(Pret"er*it*ness) n. The quality or state of being past. Bentley. Lowell.

(Pre`ter*lapsed") a. [L. praeterlapsus, p. p. of praeterlabi to glide by. See Preter-, Lapse.] Past; as, preterlapsed ages. [R.] Glanvill.

(Pre`ter*le"gal) a. [Pref. preter- + legal.] Exceeding the limits of law. [R.]

(Pre`ter*mis"sion) n. [L. praetermissio. See Pretermit.]

1. The act of passing by or omitting; omission. Milton.

2. (Rhet.) See Preterition.

(Pre`ter*mit") v. t. [imp. & p. p. Pretermitted; p. pr. & vb. n. Pretermitting.] [L. praetermittere, praetermissum; praeter beyond + mittere to send. See Mission.] To pass by; to omit; to disregard. Bacon.

(Pre`ter*nat"u*ral) a. [Pref. preter + natural.] Beyond of different from what is natural, or according to the regular course of things, but not clearly supernatural or miraculous; strange; inexplicable; extraordinary; uncommon; irregular; abnormal; as, a preternatural appearance; a preternatural stillness; a preternatural presentation (in childbirth) or labor.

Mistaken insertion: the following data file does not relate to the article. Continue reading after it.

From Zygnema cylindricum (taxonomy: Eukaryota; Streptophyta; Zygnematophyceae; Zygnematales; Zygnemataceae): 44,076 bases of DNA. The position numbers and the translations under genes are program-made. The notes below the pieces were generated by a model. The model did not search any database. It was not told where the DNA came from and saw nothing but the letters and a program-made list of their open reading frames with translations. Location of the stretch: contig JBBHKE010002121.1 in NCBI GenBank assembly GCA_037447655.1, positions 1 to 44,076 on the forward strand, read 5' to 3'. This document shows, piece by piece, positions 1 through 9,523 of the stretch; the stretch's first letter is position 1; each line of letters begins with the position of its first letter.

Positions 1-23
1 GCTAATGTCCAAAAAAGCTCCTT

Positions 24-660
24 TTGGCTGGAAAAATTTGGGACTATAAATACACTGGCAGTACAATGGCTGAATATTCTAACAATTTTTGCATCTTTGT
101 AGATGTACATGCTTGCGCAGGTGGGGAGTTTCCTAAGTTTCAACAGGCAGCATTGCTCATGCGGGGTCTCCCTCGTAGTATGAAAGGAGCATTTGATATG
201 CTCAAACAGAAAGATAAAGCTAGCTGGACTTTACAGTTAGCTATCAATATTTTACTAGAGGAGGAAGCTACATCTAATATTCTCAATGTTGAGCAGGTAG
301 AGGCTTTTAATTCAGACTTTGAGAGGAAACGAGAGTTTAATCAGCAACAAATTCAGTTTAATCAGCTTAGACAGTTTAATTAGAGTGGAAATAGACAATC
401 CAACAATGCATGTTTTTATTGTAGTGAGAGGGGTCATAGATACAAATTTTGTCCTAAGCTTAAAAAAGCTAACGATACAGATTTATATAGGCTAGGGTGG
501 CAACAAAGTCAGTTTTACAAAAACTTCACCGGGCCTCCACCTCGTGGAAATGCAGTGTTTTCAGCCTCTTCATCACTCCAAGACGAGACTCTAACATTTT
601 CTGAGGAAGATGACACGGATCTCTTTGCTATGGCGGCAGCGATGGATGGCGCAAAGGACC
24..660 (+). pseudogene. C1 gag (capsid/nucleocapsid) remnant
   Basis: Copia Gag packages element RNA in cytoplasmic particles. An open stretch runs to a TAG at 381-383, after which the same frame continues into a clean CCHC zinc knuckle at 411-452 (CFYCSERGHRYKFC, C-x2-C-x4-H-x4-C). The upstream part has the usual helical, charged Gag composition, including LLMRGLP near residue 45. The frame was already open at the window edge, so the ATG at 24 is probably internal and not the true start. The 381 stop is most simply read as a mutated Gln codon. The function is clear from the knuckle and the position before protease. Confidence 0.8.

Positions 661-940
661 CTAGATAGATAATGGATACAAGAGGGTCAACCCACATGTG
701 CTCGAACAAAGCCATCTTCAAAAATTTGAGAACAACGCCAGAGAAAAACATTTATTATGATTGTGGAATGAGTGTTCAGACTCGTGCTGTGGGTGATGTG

This vile and preternatural temper of mind.

Syn. — See Supernatural.

(Pre`ter*nat"u*ral*ism) n. The state of being preternatural; a preternatural condition.

(Pre`ter*nat`u*ral"i*ty) n. Preternaturalness. [R.] Dr. John Smith.

(Pre`ter*nat"u*ral*ly) adv. In a preternatural manner or degree. Bacon.

(Pre`ter*nat"u*ral*ness), n. The quality or state of being preternatural.

(Pre`ter*per"fect) a. & n. [Pref. preter- + perfect.] (Gram.) Old name of the tense also called preterit.

(Pre`ter*plu"per`fect) a. & n. [Pref. preter- + pluperfect.] (Gram.) Old name of the tense also called pluperfect.

(Pre*ter"ti*a*ry) a. (Geol.) Earlier than Tertiary.

(Pre`ter*vec"tion) n. [L. praetervectio, fr. praetervehere to carry beyond. See Invection.] The act of carrying past or beyond. [R.] Abp. Potter.

(Pre*tex") v. t. [L. praetexere. See Pretext.] To frame; to devise; to disguise or excuse; hence, to pretend; to declare falsely. [Obs.]

(Pre"text) n. [F. prétexte, L. praetextum, fr. praetextus, p. p. of praetexere to weave before, allege as an excuse; prae before + texere to weave. See Text.] Ostensible reason or motive assigned or assumed as a color or cover for the real reason or motive; pretense; disguise.

They suck the blood of those they depend on, under a pretext of service and kindness.

With how much or how little pretext of reason.
Dr. H. More.

Syn. — Pretense; excuse; semblance; disguise; appearance. See Pretense.

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